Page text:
Alan Lomax

Cajun and Creole Music, Vol. 1: 1934/1937

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This is the first of two volumes resulting from Alan and John Lomax's very first recording trip to Cajun country, the 1999 Rounder CD editions being divided neatly between white and black music -- or sloppily, as anyone who actually gets into folk music soon realizes. A somewhat easier reality to discuss, however, would be the question of sound quality. A misconception is afloat that these volumes contain both material recorded in the '30s and '80s, thus leading listeners to patiently await some kind of radical upgrading in audio to take place. It never does, because all of the material on these volumes originates with the original '30s recording sessions in which Alan and John were lugging a portable disc recorder that weighed in at more than 300 pounds, luckily not sinking into a bayou in the process. The '80s do figure into the history of these recordings in that the first commercial release of this material took place in 1987 on the Swallow label, for which Floyd Soileau gets a special mention in the liner notes. Over the course of the half-of-a-century that had elapsed by then, the traditional music of Louisiana had progressed, if that's the right word, from an eccentric mystery of sorts to a well-worn facet of rock and country -- there were even Cajun-influenced disco hits. An obvious aspect of all this rattling of the Cajun cage is better described as the introduction of a buffing wheel into a workshop where such a thing had not seemed necessary. Thus these recordings of singers, fiddlers, and accordion players, in villages such as New Iberia and White Oak, make a splendid contrast to, for example, Doug Kershaw recorded live in a 3000-seat concert hall, or the sounds of a local bar band doing a Cajun number. The first 11 tracks, featuring various combinations of Elita, Ella, Mary, and Julien Hoffpauir vocalizing, may even be too much for the purists. These are completely raw singing performances, accompanied by a thick layer of surface noise from the original disc recording. The latter aspect may even be of more interest to fans of electronic or industrial music than the singing itself. The excellent liner notes provide complete lyrics, as well as information on songs such as "Je M'Ait Fait Une Maitresse," meaning that this set, like so many others in the Lomax collection, is indispensable for the serious student of folk. Others may have to come up with weird reasons to sit through it all, such as the rabbinical student who kept insisting the performers were really singing in Hebrew. The second half of the program will be much more entertaining for the casual listener, consisting of combinations of fiddlers and accordionists performing waltzes, 2-steps, and classics such as "Tout Les Samedis." The "Cajun Waltz" catches the Lomax Brothers off guard -- this must be one of the only instances when they forgot to get the name of the performer, other than their field recordings of entire groups of musical migrant workers and/or pearl divers. Following this, there is a generous selection of group and solo performances from Wayne Perry, Edier Segura, Oakdale Carriere, and others, superb players all.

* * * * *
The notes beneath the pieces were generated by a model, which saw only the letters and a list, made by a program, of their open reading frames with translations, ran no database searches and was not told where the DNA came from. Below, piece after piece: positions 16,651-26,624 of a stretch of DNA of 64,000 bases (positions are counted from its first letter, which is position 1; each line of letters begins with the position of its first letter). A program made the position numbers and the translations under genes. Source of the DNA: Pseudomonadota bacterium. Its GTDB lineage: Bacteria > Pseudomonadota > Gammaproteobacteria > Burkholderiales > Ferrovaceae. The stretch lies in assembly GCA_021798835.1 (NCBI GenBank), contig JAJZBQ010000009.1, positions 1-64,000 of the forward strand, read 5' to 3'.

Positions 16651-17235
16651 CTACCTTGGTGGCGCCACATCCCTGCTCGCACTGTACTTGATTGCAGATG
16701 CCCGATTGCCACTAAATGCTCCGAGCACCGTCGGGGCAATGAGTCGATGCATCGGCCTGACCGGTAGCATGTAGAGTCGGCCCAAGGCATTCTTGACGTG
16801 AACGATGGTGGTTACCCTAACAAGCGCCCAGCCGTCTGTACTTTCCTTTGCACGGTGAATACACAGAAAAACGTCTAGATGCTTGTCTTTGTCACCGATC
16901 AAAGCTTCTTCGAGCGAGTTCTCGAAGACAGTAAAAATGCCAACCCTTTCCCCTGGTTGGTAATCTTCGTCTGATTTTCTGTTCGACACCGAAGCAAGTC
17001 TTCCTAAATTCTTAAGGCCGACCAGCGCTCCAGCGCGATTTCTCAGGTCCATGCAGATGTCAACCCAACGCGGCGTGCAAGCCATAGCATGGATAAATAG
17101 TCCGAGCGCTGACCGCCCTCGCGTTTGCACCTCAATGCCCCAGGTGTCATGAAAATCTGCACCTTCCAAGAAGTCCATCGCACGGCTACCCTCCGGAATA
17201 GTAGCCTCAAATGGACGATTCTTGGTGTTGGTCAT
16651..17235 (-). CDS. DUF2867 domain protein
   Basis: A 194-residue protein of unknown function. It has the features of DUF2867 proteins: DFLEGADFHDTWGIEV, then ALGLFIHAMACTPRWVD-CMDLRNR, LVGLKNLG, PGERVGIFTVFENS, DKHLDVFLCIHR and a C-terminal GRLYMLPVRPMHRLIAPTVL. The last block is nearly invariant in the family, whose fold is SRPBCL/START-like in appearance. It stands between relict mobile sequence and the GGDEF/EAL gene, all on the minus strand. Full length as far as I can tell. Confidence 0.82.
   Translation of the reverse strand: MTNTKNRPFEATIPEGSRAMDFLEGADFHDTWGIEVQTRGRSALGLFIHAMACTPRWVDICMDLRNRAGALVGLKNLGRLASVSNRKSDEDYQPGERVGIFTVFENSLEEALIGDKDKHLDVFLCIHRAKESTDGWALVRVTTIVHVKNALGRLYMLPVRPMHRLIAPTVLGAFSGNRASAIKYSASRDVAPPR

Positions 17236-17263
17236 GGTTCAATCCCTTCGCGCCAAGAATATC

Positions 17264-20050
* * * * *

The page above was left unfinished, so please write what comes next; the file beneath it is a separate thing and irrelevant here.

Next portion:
Track Listing

Sample Title/Composer Performer Time
1 2:52
2 1:49
3 0:26
4 0:27
5 1:27
6 4:49
7 4:26
8 2:56
9 2:08
10 3:09
11 1:50
feat: Wayne Perry
feat: Wayne Perry
feat: Wayne Perry
feat: Wayne Perry
17 3:02
feat: Edier Segura
feat: Edier Segura
20 1:44
21 1:26
22 2:49
blue highlight denotes track pick